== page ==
The move to impeach Ondo State’s embattled Deputy Governor, Lucky Aiyedatiwa, over alleged gross misconduct has stirred controversy, with conflicting views from legal experts and former lawmakers.
Femi Emodamori, the counsel to the House of Assembly, criticized Aiyedatiwa for attempting to halt his impeachment through an interim court order. Emodamori argued that Aiyedatiwa should not have approached the court before the impeachment process had been completed. He contended that if the lawmakers strictly followed Section 188 of the Constitution, no court could intervene until the process was concluded.
Emodamori explained, “It is only when there are clear breaches of the law that the court may intervene. The deputy governor hasn’t even been served; the notice was initiated by eleven members of the House, which is more than the one-third required, and he didn’t wait to be served.”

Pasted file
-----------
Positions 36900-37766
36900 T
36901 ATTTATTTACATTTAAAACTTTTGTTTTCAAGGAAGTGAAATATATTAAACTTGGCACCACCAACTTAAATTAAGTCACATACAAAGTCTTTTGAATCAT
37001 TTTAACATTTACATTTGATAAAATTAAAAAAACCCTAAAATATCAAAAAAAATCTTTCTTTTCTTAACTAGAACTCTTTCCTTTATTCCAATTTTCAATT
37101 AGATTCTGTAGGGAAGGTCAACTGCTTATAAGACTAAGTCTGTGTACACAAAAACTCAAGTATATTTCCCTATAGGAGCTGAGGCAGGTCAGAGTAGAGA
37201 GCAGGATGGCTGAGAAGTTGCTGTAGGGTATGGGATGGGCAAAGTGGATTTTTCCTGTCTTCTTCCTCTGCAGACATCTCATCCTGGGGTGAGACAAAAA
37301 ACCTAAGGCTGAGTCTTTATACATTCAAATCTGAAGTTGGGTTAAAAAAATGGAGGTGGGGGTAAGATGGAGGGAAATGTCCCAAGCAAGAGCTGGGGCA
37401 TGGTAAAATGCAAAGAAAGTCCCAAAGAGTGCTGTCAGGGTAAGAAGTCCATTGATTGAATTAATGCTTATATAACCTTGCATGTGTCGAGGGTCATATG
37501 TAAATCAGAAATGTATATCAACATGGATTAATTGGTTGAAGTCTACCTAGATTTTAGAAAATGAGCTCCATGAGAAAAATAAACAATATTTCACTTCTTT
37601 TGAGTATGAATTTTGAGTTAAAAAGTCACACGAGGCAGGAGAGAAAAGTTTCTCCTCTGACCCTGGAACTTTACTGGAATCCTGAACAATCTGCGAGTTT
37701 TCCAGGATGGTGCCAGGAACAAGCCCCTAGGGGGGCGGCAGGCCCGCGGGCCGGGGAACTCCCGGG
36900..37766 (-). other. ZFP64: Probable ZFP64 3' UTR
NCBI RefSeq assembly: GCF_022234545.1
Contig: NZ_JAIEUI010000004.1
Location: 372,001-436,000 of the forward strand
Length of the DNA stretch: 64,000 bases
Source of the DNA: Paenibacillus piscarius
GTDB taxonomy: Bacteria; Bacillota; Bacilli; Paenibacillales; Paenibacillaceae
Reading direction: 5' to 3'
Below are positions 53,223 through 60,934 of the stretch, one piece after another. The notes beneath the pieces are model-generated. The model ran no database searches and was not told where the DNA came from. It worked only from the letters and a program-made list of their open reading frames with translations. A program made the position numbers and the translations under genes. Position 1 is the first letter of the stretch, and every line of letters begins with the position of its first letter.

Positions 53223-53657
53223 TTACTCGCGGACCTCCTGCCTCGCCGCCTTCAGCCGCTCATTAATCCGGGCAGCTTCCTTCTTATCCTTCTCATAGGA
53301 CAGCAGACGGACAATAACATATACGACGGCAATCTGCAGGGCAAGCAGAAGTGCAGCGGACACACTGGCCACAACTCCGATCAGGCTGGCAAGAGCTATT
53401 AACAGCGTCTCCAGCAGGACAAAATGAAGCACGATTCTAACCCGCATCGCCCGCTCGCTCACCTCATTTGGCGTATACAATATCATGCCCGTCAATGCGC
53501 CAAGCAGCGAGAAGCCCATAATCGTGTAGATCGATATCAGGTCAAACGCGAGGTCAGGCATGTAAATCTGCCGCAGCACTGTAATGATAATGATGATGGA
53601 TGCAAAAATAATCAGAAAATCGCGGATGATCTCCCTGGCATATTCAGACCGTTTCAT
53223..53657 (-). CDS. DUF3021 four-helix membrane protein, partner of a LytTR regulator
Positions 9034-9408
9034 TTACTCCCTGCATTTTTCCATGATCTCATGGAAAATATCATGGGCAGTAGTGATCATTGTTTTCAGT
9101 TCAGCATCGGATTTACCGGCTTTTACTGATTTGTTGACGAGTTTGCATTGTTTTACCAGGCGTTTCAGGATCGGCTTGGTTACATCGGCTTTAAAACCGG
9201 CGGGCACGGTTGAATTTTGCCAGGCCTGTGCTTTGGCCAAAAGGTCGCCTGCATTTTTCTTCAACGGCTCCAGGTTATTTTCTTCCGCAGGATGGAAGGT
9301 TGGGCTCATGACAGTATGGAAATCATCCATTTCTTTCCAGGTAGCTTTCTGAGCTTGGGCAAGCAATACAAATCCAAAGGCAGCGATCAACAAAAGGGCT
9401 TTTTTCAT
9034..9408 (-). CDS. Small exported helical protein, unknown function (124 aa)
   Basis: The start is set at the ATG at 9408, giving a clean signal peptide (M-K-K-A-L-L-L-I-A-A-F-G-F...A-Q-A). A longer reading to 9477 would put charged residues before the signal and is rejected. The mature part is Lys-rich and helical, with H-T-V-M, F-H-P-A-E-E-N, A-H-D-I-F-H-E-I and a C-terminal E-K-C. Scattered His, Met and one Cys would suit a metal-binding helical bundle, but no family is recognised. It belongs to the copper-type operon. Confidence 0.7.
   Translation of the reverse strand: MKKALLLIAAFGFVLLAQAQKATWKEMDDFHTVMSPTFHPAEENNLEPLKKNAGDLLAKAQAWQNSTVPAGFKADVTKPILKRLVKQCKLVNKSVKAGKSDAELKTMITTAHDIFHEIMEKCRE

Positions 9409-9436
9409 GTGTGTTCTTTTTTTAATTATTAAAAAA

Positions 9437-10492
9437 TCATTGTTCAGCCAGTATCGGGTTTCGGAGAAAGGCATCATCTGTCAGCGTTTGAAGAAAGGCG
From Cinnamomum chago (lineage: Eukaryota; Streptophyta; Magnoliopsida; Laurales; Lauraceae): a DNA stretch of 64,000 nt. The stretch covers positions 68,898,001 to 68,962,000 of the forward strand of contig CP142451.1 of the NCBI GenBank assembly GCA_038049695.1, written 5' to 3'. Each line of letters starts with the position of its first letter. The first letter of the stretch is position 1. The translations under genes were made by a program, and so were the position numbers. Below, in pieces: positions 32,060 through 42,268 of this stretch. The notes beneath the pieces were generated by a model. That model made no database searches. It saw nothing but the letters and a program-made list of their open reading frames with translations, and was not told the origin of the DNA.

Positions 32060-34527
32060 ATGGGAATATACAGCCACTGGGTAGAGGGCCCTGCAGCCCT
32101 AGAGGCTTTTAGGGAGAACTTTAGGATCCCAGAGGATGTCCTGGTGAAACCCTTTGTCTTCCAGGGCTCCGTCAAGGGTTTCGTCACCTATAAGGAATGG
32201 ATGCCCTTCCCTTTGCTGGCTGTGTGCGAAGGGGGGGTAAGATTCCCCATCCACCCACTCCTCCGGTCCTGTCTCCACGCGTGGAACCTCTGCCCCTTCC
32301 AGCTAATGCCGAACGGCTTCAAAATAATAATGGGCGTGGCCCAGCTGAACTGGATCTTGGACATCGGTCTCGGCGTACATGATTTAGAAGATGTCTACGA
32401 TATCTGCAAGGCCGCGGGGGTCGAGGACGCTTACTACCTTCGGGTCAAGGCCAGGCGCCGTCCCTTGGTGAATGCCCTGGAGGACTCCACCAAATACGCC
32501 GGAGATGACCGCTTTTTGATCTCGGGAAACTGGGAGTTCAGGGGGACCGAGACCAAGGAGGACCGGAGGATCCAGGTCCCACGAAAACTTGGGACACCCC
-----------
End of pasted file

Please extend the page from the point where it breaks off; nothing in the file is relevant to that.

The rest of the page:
Jiti Ogunye, another lawyer, also criticized Aiyedatiwa for seeking a court order to halt the impeachment process. Ogunye emphasized the importance of adhering to the constitutional process outlined in Section 188. He argued that if the proper procedures were followed, Aiyedatiwa could seek recourse at the end of the process if necessary.
Furthermore, Ogunye raised concerns about the federalist principle, as Aiyedatiwa, a state deputy governor, had filed a lawsuit against state entities in a federal court, which he believed went against federalism principles.
Former lawmakers from Ondo State, represented by Abiodun Jerome, cautioned the Assembly members against creating political turmoil by proceeding with the impeachment. They urged the Assembly to prioritize the state’s pressing issues and avoid becoming puppets of desperate politicians.
Jerome emphasized that the Assembly, which is less than four months old, should exercise caution and not provoke public outrage by pushing forward with the impeachment. He called on the Assembly to resist setting a bad precedent and urged them to reconsider their actions.